Expect agricultural exports to get slammed, explaining why Senate Agriculture Committee Chairman Pat Roberts [34] railed against the proposed duties [35] in a rare show of GOP breaking ranks. “Every time you do this, you get a retaliation, and agriculture is the number one target,” he told The Hill. Agriculture Secretary Sony Perdue has also repeatedly warned [36] of the possibility of a trade war. Fact is, most of what the U.S. exports can hardly be considered unique. Brazil produces almost as much soybeans [37] as America does.

Yet on Friday Trump tweeted that [38] “trade wars are good, and easy to win.” No, nobody wins. We slam them even if it hurts us, they slam us even if it hurts them, and then of course we slam them back. Call it Mutual Assured Destruction on a lesser scale. Everyone loses except the few select industries that the tariffs are protecting. In fact, Trump is already specifying counter-retaliatory measures [39] even before the tariffs have gone into effect, much less the counter-tariffs.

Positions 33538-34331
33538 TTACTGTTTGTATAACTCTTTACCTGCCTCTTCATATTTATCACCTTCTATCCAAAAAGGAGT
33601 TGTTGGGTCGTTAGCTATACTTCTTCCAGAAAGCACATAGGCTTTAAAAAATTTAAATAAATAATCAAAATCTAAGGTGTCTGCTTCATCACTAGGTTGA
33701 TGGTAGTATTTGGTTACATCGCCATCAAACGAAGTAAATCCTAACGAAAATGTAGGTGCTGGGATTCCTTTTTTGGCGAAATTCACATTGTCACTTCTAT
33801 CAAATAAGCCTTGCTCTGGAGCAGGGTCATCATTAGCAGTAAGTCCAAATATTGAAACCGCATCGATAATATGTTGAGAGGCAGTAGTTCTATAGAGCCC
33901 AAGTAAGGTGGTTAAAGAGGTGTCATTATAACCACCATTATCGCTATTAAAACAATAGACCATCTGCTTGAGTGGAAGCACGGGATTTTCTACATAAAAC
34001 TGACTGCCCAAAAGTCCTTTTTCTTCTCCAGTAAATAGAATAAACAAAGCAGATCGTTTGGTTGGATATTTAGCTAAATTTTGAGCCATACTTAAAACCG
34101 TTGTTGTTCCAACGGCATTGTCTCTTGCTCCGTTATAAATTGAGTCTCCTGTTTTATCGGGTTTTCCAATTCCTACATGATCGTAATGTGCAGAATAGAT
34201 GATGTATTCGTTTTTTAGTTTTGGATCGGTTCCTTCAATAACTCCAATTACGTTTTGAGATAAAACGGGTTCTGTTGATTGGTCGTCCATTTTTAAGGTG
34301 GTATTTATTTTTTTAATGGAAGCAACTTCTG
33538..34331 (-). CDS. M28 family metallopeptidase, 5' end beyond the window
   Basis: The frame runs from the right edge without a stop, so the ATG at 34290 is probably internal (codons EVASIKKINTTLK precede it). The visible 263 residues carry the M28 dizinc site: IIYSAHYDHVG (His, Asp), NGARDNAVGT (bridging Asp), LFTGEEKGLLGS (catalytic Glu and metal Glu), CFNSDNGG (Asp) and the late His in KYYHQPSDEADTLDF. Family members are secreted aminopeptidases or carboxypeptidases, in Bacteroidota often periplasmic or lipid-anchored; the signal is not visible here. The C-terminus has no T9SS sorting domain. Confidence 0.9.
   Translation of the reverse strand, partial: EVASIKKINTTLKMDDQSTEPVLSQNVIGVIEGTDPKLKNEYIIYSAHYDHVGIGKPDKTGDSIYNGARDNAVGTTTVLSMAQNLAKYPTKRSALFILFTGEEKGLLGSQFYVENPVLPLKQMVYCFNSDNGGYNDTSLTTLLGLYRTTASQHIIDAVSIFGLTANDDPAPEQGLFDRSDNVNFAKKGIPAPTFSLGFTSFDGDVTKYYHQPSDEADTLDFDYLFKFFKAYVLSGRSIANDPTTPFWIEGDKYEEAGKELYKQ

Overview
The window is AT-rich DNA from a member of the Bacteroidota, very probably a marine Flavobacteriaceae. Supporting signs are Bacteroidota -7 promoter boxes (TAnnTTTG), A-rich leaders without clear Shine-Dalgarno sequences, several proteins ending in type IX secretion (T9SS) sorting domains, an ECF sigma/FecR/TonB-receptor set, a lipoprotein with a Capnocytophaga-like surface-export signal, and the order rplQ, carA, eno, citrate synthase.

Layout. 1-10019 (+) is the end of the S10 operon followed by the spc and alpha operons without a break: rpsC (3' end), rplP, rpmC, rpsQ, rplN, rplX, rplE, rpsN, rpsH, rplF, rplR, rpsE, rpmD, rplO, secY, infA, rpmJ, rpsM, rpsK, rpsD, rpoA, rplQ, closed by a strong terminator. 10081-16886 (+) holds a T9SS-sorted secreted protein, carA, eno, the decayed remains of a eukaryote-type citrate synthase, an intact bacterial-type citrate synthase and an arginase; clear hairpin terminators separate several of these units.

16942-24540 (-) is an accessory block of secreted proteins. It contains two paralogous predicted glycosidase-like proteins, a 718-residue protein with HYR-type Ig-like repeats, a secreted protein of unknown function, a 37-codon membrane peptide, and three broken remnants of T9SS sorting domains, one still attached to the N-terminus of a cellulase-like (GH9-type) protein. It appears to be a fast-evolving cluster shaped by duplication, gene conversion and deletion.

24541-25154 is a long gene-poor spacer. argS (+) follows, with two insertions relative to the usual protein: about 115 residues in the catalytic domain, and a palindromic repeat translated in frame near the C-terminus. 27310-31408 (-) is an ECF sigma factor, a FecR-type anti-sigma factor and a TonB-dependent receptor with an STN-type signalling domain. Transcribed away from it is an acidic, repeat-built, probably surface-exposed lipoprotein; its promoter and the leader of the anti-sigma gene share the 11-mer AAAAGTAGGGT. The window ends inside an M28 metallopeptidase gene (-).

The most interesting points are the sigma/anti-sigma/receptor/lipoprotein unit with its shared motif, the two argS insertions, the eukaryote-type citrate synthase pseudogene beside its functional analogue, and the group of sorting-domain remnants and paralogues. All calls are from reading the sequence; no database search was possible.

As it now stands, the tariffs don’t appear nearly large enough [40] to upend the economy, although they will have an impact with counter-tariffs and counter-counter-tariffs. Where it stops, nobody knows.

Michael Fumento is an author, journalist, and attorney. 

32 Comments (Open | Close)

32 Comments To "Trump Unleashes the Dogs of a Trade War

#1 Comment By Youknowho On March 4, 2018 @ 9:39 pm

By the way, earlier on, Mexico signed an agreement with Argentina to buy their produce from them – instead of the U.S.

Now they can buy steel from the Canadians.

Worse is coming.

And the idiot in charge says that “trade wars are easy to win”

Please, explain to me how Hillary could be worse…

At least he is not nuking North Korea, yet….

#2 Comment By SteveJ On March 4, 2018 @ 9:40 pm

How do you have a free and fair trade deal between a Constitutional Republic and a dictatorship?

There is no such thing.